SOUTH SHORE – Victims of rape, sexual assault and physical abuse or those with suicidal thoughts have confidential, professional help at their fingertips by dialing 2-1-1.
Last year 106,000 Hillsborough County residents reached out to the Crisis Center of Tampa Bay. Of those calls 2,600 were from South Shore residents with pleas for help ranging from emotional, physical and psychological neglect to a need to end their lives.
“We’re a very specialized, trauma-focused center and the only certified rape center in the county,” said Sandy McLaughlin, vice president of development. “We try to find the root cause of their stress (such as financial issues, child neglect, death in the family) and work with them to guide them out their immediate crisis.”
Even those with suicidal thoughts can be helped.
“At the end of the day most people are trying to end a situation, not their lives,” said Kelli Deaton, center suicide prevention coordinator.
According to the Florida Suicide Prevention Coalition, suicide is the ninth leading source of death in the state. And Florida Department of Health statistics report that Hillsborough County has the fifth highest rate of suicide in the state.
Likewise rape and sexual assaults are high. In 2014, 420 were reported in Hillsborough County. The two issues alone are enough to keep the crisis center busy.
“We work very closely with the Hillsborough County Sheriff’s Department on cases when the Baker Act may be required,” McLaughlin said. “And if a rape victim goes to the hospital, we are there to help them cope.”
Since 1972 the Crisis Center of Tampa Bay has received more than three million calls. The private, nonprofit center receives all of its funding from the state, county and private donations.
The ages of callers are as diverse as the reasons they call.
“Our youngest call for help last year came from a 10 year old,” said Brandee Baker, peer support program director. “We also received a call from a World War II veteran who was grieving over the death of his wife. We go where the mindset of the caller is.”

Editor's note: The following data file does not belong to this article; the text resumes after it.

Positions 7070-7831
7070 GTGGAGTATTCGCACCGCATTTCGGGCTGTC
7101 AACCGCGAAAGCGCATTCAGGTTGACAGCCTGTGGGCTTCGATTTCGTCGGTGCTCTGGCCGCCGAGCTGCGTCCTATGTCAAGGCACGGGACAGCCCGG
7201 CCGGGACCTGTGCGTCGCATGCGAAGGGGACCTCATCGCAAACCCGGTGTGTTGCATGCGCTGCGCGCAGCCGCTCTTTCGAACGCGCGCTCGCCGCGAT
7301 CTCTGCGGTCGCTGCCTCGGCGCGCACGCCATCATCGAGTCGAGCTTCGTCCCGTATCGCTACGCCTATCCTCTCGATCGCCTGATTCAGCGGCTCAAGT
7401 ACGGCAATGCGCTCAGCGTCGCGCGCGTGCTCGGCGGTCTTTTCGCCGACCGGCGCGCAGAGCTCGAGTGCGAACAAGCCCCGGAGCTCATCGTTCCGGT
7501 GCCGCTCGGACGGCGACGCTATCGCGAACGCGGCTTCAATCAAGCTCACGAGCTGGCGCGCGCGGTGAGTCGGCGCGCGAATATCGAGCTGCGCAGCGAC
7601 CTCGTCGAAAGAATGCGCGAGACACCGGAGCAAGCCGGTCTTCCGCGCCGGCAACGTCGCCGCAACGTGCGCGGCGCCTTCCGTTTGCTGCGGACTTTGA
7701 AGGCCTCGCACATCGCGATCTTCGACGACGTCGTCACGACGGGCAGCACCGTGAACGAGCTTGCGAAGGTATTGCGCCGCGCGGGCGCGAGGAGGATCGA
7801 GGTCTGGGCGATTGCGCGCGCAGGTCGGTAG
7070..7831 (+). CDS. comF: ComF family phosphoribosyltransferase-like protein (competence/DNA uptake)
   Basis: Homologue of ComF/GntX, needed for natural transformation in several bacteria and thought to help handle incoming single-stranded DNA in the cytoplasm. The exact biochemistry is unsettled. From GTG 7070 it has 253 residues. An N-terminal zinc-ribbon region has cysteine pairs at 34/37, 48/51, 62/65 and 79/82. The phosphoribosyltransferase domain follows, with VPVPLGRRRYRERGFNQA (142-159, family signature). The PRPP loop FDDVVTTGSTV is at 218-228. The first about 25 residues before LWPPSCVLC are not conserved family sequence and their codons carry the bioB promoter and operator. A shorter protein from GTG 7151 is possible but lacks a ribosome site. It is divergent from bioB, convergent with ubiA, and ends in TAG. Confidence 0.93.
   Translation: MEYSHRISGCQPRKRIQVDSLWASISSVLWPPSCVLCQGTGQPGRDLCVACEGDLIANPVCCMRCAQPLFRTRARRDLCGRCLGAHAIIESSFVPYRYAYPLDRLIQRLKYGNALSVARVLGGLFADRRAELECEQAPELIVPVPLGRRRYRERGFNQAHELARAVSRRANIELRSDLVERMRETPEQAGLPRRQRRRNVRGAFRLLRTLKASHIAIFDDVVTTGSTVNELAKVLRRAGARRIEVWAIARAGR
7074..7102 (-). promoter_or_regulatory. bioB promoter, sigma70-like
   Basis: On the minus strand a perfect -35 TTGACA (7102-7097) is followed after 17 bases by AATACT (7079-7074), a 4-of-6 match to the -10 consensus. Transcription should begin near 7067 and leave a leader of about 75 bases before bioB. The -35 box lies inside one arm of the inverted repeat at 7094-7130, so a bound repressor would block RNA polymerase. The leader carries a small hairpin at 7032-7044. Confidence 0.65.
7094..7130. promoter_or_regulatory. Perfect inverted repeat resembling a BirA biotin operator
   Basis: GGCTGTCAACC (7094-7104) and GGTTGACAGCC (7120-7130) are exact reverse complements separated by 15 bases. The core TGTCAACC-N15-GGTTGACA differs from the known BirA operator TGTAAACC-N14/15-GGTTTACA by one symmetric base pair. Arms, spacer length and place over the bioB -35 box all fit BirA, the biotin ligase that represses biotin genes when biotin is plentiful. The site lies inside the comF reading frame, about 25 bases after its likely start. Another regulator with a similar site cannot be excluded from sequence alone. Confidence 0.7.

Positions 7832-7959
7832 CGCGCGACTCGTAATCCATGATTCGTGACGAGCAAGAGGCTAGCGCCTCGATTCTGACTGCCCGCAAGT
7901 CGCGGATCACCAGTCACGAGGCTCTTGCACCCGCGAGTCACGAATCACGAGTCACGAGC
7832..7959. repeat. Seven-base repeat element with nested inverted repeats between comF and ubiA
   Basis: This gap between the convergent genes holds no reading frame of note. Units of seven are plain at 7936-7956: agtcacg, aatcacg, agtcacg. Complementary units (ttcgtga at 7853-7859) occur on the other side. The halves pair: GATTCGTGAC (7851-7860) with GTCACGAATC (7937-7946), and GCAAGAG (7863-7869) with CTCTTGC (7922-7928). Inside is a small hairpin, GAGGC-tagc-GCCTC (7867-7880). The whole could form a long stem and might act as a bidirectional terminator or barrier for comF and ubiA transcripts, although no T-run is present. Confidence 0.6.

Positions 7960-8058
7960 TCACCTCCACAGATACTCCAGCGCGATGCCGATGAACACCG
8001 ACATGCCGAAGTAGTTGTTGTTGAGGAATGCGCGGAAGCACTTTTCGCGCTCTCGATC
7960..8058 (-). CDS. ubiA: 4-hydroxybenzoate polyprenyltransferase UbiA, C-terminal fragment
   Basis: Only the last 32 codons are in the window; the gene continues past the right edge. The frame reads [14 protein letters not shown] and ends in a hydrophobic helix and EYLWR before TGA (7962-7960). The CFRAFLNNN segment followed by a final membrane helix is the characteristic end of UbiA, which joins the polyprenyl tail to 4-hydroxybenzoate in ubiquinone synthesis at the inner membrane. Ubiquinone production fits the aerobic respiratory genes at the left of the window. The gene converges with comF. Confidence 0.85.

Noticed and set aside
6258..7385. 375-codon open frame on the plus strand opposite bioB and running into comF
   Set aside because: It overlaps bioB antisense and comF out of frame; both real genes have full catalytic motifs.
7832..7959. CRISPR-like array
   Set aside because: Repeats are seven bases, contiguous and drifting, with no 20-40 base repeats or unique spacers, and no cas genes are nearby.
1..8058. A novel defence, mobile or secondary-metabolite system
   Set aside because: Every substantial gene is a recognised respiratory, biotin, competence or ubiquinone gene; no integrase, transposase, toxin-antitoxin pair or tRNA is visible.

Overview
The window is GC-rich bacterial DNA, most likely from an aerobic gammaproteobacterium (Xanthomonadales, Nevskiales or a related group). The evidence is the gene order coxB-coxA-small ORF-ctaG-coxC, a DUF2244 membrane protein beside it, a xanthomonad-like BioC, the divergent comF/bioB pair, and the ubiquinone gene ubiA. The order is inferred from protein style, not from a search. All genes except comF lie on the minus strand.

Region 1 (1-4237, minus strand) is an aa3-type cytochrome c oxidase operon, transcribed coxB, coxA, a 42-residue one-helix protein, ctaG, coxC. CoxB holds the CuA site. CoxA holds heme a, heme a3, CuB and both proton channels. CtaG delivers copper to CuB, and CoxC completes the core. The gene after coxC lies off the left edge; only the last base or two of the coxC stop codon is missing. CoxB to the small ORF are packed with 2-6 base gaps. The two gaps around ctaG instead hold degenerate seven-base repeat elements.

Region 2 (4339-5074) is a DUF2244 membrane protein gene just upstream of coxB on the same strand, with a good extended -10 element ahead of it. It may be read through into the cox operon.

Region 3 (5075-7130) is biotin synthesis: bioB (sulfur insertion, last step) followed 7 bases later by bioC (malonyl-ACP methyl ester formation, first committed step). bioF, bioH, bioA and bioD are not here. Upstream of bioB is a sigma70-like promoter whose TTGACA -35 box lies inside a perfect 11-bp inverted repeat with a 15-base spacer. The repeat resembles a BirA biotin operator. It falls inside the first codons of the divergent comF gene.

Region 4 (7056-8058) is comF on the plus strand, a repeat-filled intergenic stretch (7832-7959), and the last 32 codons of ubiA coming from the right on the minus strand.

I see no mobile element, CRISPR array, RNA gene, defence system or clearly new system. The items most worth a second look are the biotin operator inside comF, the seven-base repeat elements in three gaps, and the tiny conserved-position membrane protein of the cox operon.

The Crisis Center staff receives extensive training. After their first 30 days, employees simply answer the phones and transfer calls to an appropriate counselor. Six months later, after extensive supervision, they’re ready to handle calls themselves. Counselors also include experienced military veterans who can relate to PTST and other service-related issues.
“We’re a backup for the Veterans’ Administration crisis hotline,” Deaton said. “We get their overflow and take calls from anybody for anything. There are 4,000 resources in our database to help answer any questions for help that may come our way.”
Married to a Marine veteran who served fours tours in Iraq, Deaton is well aware of the trauma vets face when they return home.
“I’m very interested in the program,” said Deaton who has a bachelor’s degree in child development and family relations and spent 20 years in social work. “I had to go to counseling with my husband when he returned from Iraq and recognize the value it has for families.”
The center provides follow up care for callers in crisis. It’s not just a one-call service. Coordinators make back up calls to check on the progress of callers.
“(Follow-up) is completely caller driven,” Baker said. “If they say don’t call again, we don’t. But we’re always there for them if they change their minds and need additional support.”
The crisis center has a daily program to help gauge the stress of the counselors, who average one to two years on the phones. Those stress levels vary depending on the intensity of the callers’ situations.
The center is equipped with a TV, games and other stress relievers for use between calls as part of the program designed to care for the emotional health of employees.
The Crisis Center of Tampa Bay’s community outreach efforts provide programs and training at health fairs throughout the county, work with area caregivers and present educational talks and seminars at local schools and clubs. Twice a month public tours of the facility are provided.
The Crisis Center, One Crisis Center Plaza, Tampa, is manned around the clock 365 days a year.
Freelance writer Dosi Loverro can be reached at [email protected]